The American Cancer Society recommends that women follow these guidelines to help find cervical cancer early. Following these guidelines can also find pre-cancers, which can be treated to keep cervical cancer from forming. All women should begin cervical cancer testing (screening) at age 21. Women aged 21 to 29, should have a Pap test every 3 years. HPV testing should not be used for screening in this age group (it may be used as a part of follow-up for an abnormal Pap test).

Beginning at age 30, the preferred way to screen is with a Pap test combined with an HPV test every 5 years. This is called co-testing and should continue until age 65. Another reasonable option for women 30 to 65 is to get tested every 3 years with just the Pap test.

Women who are at high risk of cervical cancer because of a suppressed immune system (for example from HIV infection, organ transplant, or long term steroid use) or because they were exposed to DES in utero may need to be screened more often. They should follow the recommendations of their health care team. Women over 65 years of age who have had regular screening in the previous 10 years should stop cervical cancer screening as long as they haven’t had any serious pre-cancers (like CIN2 or CIN3) found in the last 20 years (CIN stands for cervical intraepithelial neoplasia and is discussed later in the section “Work-up of an abnormal Pap test result” under the heading “How biopsy results are reported”). Women with a history of CIN2 or CIN3 should continue to have testing for at least 20 years after the abnormality was found.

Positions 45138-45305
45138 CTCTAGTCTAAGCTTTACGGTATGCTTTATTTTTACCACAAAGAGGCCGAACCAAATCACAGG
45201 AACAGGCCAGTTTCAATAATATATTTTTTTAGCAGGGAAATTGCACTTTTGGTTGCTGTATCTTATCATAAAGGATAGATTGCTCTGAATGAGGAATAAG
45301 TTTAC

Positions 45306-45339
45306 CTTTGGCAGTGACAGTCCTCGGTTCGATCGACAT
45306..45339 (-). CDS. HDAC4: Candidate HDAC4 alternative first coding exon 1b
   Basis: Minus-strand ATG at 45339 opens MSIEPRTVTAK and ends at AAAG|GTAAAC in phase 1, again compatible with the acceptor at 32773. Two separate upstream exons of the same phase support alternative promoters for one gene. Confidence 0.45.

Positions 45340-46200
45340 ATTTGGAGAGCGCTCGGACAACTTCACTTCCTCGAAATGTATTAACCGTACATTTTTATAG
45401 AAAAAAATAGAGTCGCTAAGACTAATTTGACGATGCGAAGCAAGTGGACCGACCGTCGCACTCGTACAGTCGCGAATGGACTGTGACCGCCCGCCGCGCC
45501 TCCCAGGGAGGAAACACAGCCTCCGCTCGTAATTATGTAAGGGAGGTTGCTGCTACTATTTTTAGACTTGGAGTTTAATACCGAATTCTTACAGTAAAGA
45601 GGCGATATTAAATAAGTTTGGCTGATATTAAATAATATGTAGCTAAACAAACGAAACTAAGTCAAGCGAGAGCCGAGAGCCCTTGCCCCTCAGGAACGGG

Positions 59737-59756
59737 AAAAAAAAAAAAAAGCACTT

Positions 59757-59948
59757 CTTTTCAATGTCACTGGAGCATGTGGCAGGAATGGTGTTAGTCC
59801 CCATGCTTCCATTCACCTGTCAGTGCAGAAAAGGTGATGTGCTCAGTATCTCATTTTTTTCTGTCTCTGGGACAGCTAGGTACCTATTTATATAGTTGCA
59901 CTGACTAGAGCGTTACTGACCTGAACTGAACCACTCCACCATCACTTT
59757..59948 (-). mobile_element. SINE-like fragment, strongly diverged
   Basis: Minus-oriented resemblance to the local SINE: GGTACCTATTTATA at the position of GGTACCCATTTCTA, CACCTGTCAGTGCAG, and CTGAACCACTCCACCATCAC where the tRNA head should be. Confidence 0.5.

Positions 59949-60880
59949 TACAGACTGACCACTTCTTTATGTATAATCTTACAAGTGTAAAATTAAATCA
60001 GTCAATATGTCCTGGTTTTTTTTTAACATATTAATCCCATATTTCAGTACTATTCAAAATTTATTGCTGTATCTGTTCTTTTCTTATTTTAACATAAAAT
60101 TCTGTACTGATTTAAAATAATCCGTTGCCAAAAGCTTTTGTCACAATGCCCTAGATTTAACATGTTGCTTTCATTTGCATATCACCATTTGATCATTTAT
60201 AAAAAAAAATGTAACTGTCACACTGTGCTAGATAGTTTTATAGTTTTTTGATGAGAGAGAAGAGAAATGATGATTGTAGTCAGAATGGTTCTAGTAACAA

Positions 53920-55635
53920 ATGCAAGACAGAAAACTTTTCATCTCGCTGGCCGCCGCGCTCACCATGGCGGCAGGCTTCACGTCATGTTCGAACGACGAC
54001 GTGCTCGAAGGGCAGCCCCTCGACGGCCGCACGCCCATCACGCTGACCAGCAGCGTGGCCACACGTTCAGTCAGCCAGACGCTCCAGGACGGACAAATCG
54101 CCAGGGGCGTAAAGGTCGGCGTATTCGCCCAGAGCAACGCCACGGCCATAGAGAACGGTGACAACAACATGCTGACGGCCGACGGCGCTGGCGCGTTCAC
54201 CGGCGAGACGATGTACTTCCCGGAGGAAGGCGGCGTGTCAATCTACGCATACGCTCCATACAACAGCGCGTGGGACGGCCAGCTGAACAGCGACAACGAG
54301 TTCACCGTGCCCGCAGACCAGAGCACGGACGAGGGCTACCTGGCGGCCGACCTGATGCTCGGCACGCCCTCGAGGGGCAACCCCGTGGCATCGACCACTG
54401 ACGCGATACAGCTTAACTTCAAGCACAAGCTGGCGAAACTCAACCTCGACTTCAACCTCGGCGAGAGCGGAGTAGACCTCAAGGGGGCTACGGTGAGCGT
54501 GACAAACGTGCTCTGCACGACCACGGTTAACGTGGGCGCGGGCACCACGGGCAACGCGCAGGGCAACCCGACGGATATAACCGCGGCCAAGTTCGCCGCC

Women who have had a total hysterectomy (removal of the uterus and cervix) should stop screening (such as Pap tests and HPV tests), unless the hysterectomy was done as a treatment for cervical pre-cancer (or cancer). Women who have had a hysterectomy without removal of the cervix (called a supra-cervical hysterectomy) should continue cervical cancer screening according to the guidelines above. Women of any age should NOT be screened every year by any screening method. Women who have been vaccinated against HPV should still follow these guidelines.